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Character Education

NextGen Interns Promote Character Education in Sri Lanka

Carrying out its mission to challenge and empower the next generation to create lives of authenticity, abundance, and altruism, the US-based NextGen Academy sent students to five Asian countries in the spring of 2008 to serve as interns in UPF's Character Education Initiative.

Interns Elysa Thalheimer, Tesia Bobrycki, and Audrey Martin were struck by the war-like aspects of Sri Lanka. Everywhere they went, they saw officers with rifles stopping cars and checking everything. They learned that if you are Tamil, it is especially difficult. Tamil students said that just walking through the streets could be challenging for them. They are subject to inspection of their IDs at all times, and they are afraid to go out after 6 p.m. for fear of harassment or arrest. Most Tamil students yearn for peace, but they don't know how it will come about. The idea of a peace sports festival inspired them, as did meeting their first Westerners. The interns felt the impact of war on society in a way they had never felt before.

A new form of charity giving, micro financing, where small loans are given as seed money for enterprising local people, was engaged in the by interns from money they had earned themselves in the United States, and from money donated by Mrs. Hak Ja Han Moon. Nine selected Sri Lankan housewives received micro loans. The interns also did a painting project at a school for orphans or single-parent children and a beach cleanup service project as well as teaching character education.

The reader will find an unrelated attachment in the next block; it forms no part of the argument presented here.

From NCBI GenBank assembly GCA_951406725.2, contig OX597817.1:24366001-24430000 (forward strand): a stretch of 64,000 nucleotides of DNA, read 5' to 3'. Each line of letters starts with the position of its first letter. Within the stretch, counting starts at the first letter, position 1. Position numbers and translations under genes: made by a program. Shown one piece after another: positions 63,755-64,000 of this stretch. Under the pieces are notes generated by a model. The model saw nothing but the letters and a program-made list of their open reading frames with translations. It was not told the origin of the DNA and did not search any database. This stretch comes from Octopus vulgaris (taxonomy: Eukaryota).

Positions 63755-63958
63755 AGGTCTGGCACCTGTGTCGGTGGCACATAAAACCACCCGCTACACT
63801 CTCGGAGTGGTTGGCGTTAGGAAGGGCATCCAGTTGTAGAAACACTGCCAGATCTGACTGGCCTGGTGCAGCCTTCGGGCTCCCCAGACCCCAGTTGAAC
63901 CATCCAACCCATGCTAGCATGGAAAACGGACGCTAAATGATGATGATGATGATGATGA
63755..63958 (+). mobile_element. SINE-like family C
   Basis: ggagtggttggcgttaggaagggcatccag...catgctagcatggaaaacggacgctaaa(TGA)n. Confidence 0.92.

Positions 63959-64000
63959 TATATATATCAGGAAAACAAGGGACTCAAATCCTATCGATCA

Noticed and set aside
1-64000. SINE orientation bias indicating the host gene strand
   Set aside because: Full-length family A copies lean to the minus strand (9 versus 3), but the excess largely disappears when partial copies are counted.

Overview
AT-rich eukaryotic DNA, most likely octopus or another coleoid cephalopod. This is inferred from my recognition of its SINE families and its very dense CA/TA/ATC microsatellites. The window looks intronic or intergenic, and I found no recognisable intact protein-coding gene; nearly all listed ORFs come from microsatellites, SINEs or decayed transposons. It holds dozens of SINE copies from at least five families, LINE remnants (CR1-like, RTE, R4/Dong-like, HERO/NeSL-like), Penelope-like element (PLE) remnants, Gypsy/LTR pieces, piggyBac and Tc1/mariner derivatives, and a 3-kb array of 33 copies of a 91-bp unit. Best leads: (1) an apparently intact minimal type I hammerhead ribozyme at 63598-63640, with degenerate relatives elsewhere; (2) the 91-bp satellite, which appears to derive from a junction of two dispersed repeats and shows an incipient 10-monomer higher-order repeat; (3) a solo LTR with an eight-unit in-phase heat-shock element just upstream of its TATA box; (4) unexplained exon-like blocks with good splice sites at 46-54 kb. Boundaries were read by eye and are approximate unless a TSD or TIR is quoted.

Intern Audrey said, "None of the words really mattered. It meant so much to them that we would come so far to do this for them. We gave them hope of the future, hope for a better life for their children. It's amazing how so little can mean so much." Encountering the joyful play of Sri Lankan children, so much like the play of children all over the world, intern Tesia exclaimed, "All I can say is EPIC! It was epic!"

She went on to say, "How can I possibly explain the way these people embraced us like family? How can I show you the phenomenon of loving my host mom as much as I love my real mom? How can I truly share the moment of departure, when every person was in tears and each heart was broken? To tell you how over the course of two days, this little village became my home? I will forever remember standing in the rain outside my little house, gazing over the paddy fields to the mountains beyond and thinking of the simple beauty of the lives of these people I have come to love so completely."

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